I learned of a political beer initiative the other day. It is called Coule Pas Chez Nous!, and it is a collaboration beer by an advocacy group of the same name partnering with 20 Quebec breweries. Some of the proceeds of the beer will go to fund the group’s campaign to stop the Energy East Pipeline. The beer, the organizers say, is also intended to raise awareness of the risk to Quebec’s rivers by the proposed pipeline, hence the tagline “A beer for our rivers”. It is a limited edition beer that will be sold in various outlets around Quebec. Here is a story about the beer. And for those of you that speak French, here is the campaign’s website.
I am going to stay a million miles away from any debate about whether Energy East is a good or bad idea – this site is not the vehicle for such a discussion. But the beer does bring two questions to my mind that I do ponder.
First, what is the role of beer in advancing a political cause? Most of the time breweries shy away from strong political stands for fear of offending a segment of their consumers. And most often when they do engage in community-based activities it is of the feel-good variety. Of course, we see breweries take stands in their own interest – over beer policy, taxation and the like – but that is more self-interest than political stance.
So this beer is unusual. Should these breweries be making such a public statement? As someone who is fairly interested and engaged in politics, my first inclination is to think “sure, it is their right”, but as I think about it a bit more I feel more mixed. How would I feel if TransCanada (the company proposing the pipeline) partnered with a brewery to brew up a pro-pipeline beer? Same issue, but now with a big corporation rather than a grassroots advocacy group. Or if a pro-death penalty organization created a beer to raise awareness for their campaign to bring back the death penalty? This is something I personally oppose and so I am using it as an example of an issue that would rub me the wrong way. Does it change my opinion?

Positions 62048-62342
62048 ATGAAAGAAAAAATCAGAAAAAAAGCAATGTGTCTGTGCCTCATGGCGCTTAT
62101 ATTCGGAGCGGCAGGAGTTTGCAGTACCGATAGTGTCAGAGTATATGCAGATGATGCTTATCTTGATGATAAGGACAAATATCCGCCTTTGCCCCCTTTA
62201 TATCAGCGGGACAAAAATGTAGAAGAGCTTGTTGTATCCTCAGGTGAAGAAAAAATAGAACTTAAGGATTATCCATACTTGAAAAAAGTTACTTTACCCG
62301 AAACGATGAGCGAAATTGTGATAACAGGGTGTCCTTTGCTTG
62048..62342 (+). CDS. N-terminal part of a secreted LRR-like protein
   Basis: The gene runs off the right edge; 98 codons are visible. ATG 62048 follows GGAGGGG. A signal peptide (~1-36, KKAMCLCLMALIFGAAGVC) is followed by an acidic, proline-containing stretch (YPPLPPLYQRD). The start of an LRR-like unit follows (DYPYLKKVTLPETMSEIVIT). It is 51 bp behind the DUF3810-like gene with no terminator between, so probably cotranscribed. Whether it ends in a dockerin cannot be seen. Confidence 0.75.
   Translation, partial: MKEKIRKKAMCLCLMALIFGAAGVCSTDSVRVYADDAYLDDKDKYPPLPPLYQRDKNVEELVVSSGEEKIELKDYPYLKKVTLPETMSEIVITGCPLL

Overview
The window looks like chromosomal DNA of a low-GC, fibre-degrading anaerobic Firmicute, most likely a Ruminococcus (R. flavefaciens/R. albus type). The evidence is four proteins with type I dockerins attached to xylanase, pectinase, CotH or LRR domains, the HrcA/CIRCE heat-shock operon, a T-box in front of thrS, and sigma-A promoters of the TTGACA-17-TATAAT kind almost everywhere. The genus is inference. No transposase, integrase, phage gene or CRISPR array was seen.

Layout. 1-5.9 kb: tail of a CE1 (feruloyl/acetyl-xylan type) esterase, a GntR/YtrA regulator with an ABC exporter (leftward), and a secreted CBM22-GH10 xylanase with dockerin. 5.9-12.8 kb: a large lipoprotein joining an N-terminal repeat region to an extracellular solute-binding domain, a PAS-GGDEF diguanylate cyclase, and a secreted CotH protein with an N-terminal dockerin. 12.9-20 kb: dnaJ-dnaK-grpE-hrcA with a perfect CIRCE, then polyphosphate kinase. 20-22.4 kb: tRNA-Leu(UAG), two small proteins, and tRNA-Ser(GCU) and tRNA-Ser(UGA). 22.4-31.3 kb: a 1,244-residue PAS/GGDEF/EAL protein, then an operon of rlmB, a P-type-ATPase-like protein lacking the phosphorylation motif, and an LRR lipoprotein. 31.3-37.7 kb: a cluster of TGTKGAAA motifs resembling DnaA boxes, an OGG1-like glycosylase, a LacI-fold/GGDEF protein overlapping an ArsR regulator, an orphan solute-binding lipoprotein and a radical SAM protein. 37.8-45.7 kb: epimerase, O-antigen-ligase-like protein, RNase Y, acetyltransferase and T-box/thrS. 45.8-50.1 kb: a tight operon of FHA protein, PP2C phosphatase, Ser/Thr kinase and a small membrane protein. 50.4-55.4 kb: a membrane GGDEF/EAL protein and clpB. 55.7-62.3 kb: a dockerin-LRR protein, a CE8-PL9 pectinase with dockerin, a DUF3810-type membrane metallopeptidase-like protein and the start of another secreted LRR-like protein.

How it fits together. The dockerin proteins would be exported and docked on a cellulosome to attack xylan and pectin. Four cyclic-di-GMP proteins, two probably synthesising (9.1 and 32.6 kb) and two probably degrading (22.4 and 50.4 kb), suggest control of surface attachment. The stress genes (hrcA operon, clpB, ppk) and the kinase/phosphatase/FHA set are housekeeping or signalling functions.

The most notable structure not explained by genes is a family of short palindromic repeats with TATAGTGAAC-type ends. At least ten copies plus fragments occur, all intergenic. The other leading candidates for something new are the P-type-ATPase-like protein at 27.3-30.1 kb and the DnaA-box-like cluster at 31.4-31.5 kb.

On the surface I think I could still say it was their right, and simply avoid purchasing that particular beer. But there is an unease in my mind that won’t go away. Something just doesn’t quite sit right with me about private companies engaging in politics in that way. I think we naturally come to see our local small craft breweries as members of the community – and it a significant way they are. We come to know them as people. But, at the end of the day, the brewery itself is a for-profit company. Sure, the people behind it might be good people, but I think there is room to question whether the company (as opposed to the owners of the company who have every right to speak their minds, donate to causes, etc.) should be engaging in this activity.
Now, I come from a place as someone who, for example, supports banning union and corporate donations to political parties. I think democracy is for people, not companies. So take my musings in that context. Is a brewery, no matter how small and how much we like the people running it, all that different than some other business? I am not sure it is all that different.
My second question has to do with Dieu Du Ciel. The participating Quebec breweries are mostly brewpubs and small, locally-focused operations. So for them, the business downside is likely quite minimal. However, Dieu Du Ciel is also involved. I am not particularly surprised by that – I have met the owners and they are quite open and vocal about their politics (which I am fine with). But, DDC sells beer in Alberta (and other places). How might taking an anti-pipeline stance (in this case) affect their sales here?
In practical terms, I anticipate not much as most consumers will never hear of this one-time Quebec beer. However, follow my theoretical. Say you are an unemployed oil industry worker. You like craft beer. You hear about DDC’s stance on Energy East and their participation in a group opposing it. Do you stop buying their beer?
I can’t answer that question as I am not in that situation. But I can see how something that personal might affect consumer choices.
I bring this up just to raise questions. I have no clear answers in my own mind – which means, I suspect, the same may be true for many of you. Makes for good conversation over a pint or two, that is for sure.